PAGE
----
And it hurts.
Whilst there are some general patterns common to grieving people, each person's experience is unique. The initial shock, disbelief, numbness and sense of being 'on auto pilot' is often how grieving begins and is naturally heightened when death is sudden and unexpected.
Grief affects our feelings, the way we think and behave and it can adversely affect our health and wellness. It's normal, natural and necessary for us to grieve. Even though we may try to hide it, or pretend we are alright, grief can't really be avoided. The only cure for grief is to let yourself do your grieving.
Some people believe that time will heal. In truth, it's not that simple. Time itself doesn't actually have any magical healing properties, but it does allow us to get used to what has happened and it allows reality to slowly sink in. As time goes by, the rawness of the pain usually eases but many people describe themselves as going two steps forward and one step back as they try to cope.
Sometimes grieving people fear they are going crazy. This is simply because their grief is so intense and confusing and they have to adapt to so many changes which this loss has brought. This can be scary, make us panic and wears us out. We can feel angry and resentful that this has happened and ask the question 'why?' over and over. There is nothing wrong with you if you feel this way. We can even be angry with the person who is gone - how could they leave me like this?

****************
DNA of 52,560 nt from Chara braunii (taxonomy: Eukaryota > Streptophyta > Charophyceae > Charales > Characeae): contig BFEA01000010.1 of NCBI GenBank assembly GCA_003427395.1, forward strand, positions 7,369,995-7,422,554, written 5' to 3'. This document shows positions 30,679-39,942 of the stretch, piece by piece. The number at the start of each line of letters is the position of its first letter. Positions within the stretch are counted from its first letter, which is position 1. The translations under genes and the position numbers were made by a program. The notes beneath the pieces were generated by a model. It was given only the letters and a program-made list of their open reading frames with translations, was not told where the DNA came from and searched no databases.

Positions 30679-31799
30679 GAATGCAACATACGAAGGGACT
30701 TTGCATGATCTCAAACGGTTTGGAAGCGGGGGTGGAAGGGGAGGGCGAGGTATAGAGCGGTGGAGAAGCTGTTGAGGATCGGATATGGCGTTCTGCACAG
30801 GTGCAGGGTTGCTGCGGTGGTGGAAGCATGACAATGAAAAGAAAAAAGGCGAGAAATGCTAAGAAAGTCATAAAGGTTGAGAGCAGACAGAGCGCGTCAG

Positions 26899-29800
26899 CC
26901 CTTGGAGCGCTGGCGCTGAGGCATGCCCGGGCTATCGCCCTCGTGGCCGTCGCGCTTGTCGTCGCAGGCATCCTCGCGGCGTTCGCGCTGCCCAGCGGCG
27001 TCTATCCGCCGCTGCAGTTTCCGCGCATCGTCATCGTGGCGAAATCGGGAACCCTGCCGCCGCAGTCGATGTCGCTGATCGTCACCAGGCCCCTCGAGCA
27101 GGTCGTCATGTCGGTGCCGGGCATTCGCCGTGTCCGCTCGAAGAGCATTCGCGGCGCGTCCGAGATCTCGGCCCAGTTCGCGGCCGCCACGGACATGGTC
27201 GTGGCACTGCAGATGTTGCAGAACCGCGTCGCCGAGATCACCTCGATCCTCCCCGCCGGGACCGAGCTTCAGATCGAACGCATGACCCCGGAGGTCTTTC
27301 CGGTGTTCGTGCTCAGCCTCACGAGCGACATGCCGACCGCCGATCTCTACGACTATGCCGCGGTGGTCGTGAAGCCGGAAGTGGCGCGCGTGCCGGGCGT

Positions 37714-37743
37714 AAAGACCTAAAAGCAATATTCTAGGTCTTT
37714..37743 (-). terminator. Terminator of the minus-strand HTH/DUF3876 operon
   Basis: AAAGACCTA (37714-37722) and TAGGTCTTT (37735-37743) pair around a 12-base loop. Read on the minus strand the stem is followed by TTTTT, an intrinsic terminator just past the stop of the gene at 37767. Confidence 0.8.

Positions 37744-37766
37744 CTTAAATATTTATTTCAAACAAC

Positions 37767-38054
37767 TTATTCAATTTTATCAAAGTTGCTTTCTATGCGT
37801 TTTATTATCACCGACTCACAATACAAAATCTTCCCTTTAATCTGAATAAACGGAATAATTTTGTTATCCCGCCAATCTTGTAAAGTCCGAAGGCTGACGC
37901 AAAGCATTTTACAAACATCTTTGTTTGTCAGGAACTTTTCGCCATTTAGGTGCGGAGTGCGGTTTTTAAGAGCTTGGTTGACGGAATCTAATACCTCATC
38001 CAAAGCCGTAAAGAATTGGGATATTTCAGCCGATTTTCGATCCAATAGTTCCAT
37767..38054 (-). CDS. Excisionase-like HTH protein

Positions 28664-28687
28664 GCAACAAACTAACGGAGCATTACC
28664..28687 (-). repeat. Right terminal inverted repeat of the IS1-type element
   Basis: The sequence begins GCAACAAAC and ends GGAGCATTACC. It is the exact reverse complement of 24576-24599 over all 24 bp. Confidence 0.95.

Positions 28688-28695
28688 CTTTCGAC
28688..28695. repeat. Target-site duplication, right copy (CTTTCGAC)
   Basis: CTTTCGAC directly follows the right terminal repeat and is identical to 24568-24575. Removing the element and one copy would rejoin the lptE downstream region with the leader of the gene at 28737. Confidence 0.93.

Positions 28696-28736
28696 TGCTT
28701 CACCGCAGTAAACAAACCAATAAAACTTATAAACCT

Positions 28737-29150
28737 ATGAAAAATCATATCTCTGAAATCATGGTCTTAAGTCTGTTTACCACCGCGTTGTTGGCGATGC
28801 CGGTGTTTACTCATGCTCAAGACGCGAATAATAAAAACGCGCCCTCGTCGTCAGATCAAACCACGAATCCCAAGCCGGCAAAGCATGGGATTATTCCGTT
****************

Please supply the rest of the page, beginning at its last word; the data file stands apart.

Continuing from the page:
Some people ask, "When will I get over this?". It's important to understand that we needn't try to get over the death. It's more realistic to try to learn ways of managing your life without this special person, being kind and patient with yourself, finding people and activities that support you as well as positive ways of expressing how you are feeling.
For more information, please see our factsheets.
Helping grieving people is not about finding ways to take their grief away.
Research carried out in Sydney, Australia in the 1970's concluded that one of the factors which most impacted on the wellbeing of widows was to have people around who allowed them to do their grieving. Someone who didn't say 'don't cry', someone who allowed the feelings they had to genuinely come out. The same still holds true today.
If you want to help a grieving friend, an important place to start is to arm yourself with good information about grief. This will help you to truly understand why they are thinking, feeling and behaving the way they are.
You don't have to say something to take their grief away. So many of the common clichés we hear are best to be avoided. Try not to say:
The power of just listening to your friend tell their story can't be overemphasised. Most grieving people will be alright about telling you what happened and how they're coping, even if they cry or are angry or feeling overwhelmed by it all. Being able to tell someone who just listens can be a real relief.
It's important to remember to keep an eye on your friend over time. Be patient with them. Remember them on special days like birthdays, Christmas time, anniversaries and family occasions when they may really be missing their loved one. Include them in invitations for social activities - but be aware that it will be hard to go out and do the things they used to do when their family was complete.
Don't underestimate how helpful you can be just by staying in touch and asking how your friend is coping.
Remember, you don't have to fix their grief or say something cheerful. Imagine your role as being someone who allows the grief to be aired, explored, explained, so that it doesn't stay locked up inside because everyone is uncomfortable with it. If you can do this, you will be truly helpful.
For more information, we recommend our factsheets.